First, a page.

Planned Parenthood is gearing up to ask the state Supreme Court to weigh in on whether a Tallahassee appellate court should have blocked Florida’s new abortion law from taking effect.
That law bans women and girls from getting abortions after 15 weeks of gestation.
The First District Court of Appeal in Tallahassee notified the Supreme Court on August 15 that Planned Parenthood Southwest and Central Florida had filed a notice notifying it of its plans to ask the state’s high court to invoke its discretionary jurisdiction and review the July 21 appellate court ruling.
“The decision is within the Supreme Court’s jurisdiction because it expressly and directly conflicts with a decision of the Supreme Court on the same question of law,” American Civil Liberties Union of Florida attorney Daniel Tilley wrote.
At press time, the Supreme Court had not decided whether it would agree to consider the case.
The case was on appeal after a group of abortion clinics represented by the ACLU challenged the law in circuit court alleging it violated Florida’s voter-approved privacy clause, which in the past has been cited as a reason by the state Supreme Court to block abortion restrictions.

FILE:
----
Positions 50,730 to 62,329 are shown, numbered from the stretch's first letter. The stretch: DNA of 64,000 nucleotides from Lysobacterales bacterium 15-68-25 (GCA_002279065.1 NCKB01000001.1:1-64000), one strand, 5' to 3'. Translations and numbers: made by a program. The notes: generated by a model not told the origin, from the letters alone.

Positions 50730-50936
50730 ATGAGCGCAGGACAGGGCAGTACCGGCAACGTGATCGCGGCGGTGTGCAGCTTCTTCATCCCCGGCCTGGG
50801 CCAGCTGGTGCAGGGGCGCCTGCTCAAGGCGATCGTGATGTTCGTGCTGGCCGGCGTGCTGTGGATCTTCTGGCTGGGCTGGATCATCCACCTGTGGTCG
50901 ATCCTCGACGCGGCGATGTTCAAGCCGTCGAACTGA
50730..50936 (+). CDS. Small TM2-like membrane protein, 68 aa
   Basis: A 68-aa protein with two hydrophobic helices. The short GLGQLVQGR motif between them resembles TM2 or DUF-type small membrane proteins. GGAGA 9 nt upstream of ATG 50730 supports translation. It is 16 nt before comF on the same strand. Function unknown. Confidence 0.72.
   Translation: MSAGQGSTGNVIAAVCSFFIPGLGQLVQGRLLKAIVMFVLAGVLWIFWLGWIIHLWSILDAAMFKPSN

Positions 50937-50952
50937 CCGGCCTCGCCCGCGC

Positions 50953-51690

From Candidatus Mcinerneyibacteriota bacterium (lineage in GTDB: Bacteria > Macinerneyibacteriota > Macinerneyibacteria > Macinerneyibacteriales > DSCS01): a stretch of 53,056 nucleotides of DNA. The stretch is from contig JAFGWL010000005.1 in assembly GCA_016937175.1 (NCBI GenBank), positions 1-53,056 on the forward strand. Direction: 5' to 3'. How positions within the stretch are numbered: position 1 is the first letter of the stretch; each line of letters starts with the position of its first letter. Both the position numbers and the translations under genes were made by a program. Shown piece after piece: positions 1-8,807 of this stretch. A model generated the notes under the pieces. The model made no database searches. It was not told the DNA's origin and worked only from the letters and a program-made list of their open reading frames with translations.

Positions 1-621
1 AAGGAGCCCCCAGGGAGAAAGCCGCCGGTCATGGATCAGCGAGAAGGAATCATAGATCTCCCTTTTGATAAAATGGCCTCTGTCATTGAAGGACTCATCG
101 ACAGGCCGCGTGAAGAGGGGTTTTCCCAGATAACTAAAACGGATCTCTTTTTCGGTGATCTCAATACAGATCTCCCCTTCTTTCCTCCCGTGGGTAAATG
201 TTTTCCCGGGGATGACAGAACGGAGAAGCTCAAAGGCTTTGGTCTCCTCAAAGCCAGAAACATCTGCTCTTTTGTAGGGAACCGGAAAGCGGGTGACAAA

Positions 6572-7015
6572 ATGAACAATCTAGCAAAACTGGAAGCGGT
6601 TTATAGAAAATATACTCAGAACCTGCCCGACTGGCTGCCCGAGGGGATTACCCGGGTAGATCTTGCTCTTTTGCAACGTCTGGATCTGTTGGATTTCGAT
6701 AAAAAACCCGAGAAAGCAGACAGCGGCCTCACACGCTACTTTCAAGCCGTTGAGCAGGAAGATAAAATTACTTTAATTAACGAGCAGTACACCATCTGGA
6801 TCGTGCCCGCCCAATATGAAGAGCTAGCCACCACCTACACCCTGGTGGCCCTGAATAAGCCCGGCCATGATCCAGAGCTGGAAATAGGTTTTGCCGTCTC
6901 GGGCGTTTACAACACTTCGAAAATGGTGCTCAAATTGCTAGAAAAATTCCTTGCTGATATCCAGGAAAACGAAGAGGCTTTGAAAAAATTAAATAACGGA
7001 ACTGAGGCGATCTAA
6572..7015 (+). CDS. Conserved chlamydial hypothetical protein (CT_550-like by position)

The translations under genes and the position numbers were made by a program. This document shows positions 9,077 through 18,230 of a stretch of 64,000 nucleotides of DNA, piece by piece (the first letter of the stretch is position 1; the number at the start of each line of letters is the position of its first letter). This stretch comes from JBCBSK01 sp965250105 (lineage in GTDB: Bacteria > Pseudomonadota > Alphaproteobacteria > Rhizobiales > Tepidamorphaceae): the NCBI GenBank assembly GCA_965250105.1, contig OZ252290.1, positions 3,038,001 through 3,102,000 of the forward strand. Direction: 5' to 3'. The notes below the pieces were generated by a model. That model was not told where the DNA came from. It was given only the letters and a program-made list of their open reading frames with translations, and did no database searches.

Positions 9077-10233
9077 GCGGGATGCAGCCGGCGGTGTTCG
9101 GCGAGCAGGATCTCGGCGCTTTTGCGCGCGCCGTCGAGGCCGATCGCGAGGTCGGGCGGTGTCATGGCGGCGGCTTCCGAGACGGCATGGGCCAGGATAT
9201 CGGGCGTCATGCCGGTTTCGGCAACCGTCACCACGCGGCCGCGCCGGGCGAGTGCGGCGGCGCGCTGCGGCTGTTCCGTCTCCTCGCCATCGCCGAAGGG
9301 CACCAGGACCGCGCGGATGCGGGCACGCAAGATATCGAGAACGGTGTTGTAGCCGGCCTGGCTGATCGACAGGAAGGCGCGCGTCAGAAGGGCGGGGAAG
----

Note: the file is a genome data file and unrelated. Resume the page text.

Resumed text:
Circuit Court Judge John Cooper ruled that the ban — which does not include exceptions for rape, incest and human trafficking, but does have an exception for the pregnant woman’s life — was likely unconstitutional and issued a temporary injunction. The state, however, immediately appealed the ruling, which prevented the injunction from taking effect.
The decision was appealed to First District Court in Tallahassee. In July, a split 2-1 decision was issued denying the request to stay the law.
Writing for the majority, Judge Brad Thomas suggested those challenging the law — including a doctor — could not show “irreparable harm” to justify having the injunction take effect now. Thomas, who was appointed by former Gov. Jeb Bush, wrote that “to be clear then, appellees have not asserted a violation of their own constitutional rights. Instead, they seek to vindicate the privacy rights of their patients.”
In a dissenting opinion, though, Judge Susan Kelsey said that the decision went against previous precedents by the state Supreme Court that even a “minimal” loss of a right to privacy causes “irreparable injury.” She said raising questions about whether the clinics had a right to challenge the law was “wrong and irrelevant” to the underlying case.
“At this procedural juncture, I believe precedent compels us to reverse the trial court’s order refusing to vacate the automatic stay,” wrote Kelsey, who was appointed to the court by then-Gov. Rick Scott. “I would certify this order to the Florida Supreme Court for its immediate resolution.”